Word of Mouth Marketing: How to create an effective gym member referral programme

14 August 2018 openplay Leave a comment Booking System, Marketing, Memberships, Operations

You can pay for AdWords and spend thousands on a social media campaign and still struggle to increase footfall at your facility. Despite all the advancements in technology, word of mouth is still your most effective marketing tools. A member referral programme is an age-old, low-cost way to rake in new meat to your fitness centre. 92% of consumers trust recommendations from family and friends over every other form of advertising.

So how can you use word of mouth marketing to increase revenue and improve customer satisfaction?

What is the return?

Obviously, new members are what we’re after, but referrals, specifically, can prove to be astonishingly lucrative. According to Harvard Business Review, customers obtained through referrals are more faithful and more valuable than regular customers. The study reviewed 10,000 accounts in a large German bank over a period of three years. It found that, on average, referrals are 18% more likely to stay with the business. They also spend about 16% more (amounting to €40 each). When considering both of these factors, the company earns about 60% on its €25 referral award. Referrals begin their gym journey with a higher level of trust than someone who has no prior connection with your service. This means that they are happier to spend money on your products.

To reward the referrer or the referree?

You might think that you can get away with rewarding your current member and bypassing your new client, but overall a method that sees both parties benefit works best. Giving discounts to all involved makes them feel like a team who have worked together for their prize.

How generous should you be?

The first step in creating an effective gym referral programme is to create a great offer that incentivises both the referrer and the referree. The reward given out should always be in line with the reward your business receives, ie: a possible gym membership. To find a suitable figure, you need to calculate the profit margin of each individual membership, ie. what is left over once rent costs, instructor costs, towel service, water etc have been taken away.

For example, if your profit margin is 50%, the reward you offer needs to be significantly lower than this. A 10% membership discount for both customers would still leave you with a 30% profit increase from the new sale. You need to calculate a figure that leaves you confident your margins are healthy but one that is also a significant reward to the customer. Alternatively, you could waive the initial joining fee or throw in free merchandise and PT sessions.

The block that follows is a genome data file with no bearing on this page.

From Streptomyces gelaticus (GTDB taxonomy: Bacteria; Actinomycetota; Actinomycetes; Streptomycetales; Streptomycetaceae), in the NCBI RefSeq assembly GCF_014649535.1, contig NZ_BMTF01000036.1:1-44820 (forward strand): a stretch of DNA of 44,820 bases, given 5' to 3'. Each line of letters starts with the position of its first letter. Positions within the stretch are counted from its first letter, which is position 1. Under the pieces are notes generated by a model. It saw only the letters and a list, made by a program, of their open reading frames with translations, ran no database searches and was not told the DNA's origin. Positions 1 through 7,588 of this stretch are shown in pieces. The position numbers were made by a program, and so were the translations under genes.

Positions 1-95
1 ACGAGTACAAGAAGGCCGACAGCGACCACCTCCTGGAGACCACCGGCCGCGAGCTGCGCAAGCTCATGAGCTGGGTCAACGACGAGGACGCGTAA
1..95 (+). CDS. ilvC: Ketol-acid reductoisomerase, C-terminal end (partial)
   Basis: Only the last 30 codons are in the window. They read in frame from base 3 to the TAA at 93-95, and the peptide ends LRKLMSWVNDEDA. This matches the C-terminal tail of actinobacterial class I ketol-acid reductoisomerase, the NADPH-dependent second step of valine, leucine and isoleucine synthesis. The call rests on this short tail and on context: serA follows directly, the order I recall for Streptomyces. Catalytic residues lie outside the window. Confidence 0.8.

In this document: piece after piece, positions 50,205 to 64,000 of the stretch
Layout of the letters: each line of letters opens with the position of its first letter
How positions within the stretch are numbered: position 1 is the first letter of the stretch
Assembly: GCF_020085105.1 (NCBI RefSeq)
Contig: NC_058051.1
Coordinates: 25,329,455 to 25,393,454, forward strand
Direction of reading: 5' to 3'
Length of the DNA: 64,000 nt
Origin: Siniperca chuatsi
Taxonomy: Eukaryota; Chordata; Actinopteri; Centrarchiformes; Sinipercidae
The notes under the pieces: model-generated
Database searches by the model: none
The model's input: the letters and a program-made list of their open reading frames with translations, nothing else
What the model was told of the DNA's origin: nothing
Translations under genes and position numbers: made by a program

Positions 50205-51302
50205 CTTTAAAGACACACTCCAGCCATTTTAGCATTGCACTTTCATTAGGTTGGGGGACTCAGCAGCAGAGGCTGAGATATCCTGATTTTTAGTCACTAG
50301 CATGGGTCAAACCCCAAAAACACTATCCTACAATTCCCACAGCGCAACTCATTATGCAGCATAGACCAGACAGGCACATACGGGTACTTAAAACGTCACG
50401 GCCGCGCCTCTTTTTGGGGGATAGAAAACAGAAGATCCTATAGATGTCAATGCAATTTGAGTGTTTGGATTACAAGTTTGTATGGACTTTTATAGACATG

Inform members

Once you’ve devised a plan, it’s time to tell your members. You can do this via whatever means of communication you normally use. This can be email marketing, push notifications (if you have an app), in-house posters, or verbally, when members check in at the reception desk.

Read more: CRM: What is it and do you need a system in place?

Guest passes

The try before you buy model is enticing to potential customers. Of course, having the trusted view of your gushing pal is persuasive, but it doesn’t beat smelling the sweaty chlorine air for yourself. Offer members three yearly guest passes and encourage them to bring new people into the club.

Move in for the kill

Without looking like a tiger ready to pounce on its prey, be ready and eager to settle the sale. Some consumers will sign up having never set foot in your gym, but they’re the easy sell. Those that utilised a guest pass may be a little fussier and more cautious with their investments. Assuming that your guest checked in upon arrival, your sales team has already had a chance to greet them and obtain their contact details. Aside from plying them with alcohol, your guest will be happiest and most willing to join immediately after their visit, so try to tap into their spontaneous side. Organise a casual chat in the cafe or reception area. Using a friendly, moderate approach will be most effective.

If they leave without joining, simply send them a gentle reminder a day or two later, so you remain on their mind. Apart from that, you have a trusted side-kick in your current member: their friend.

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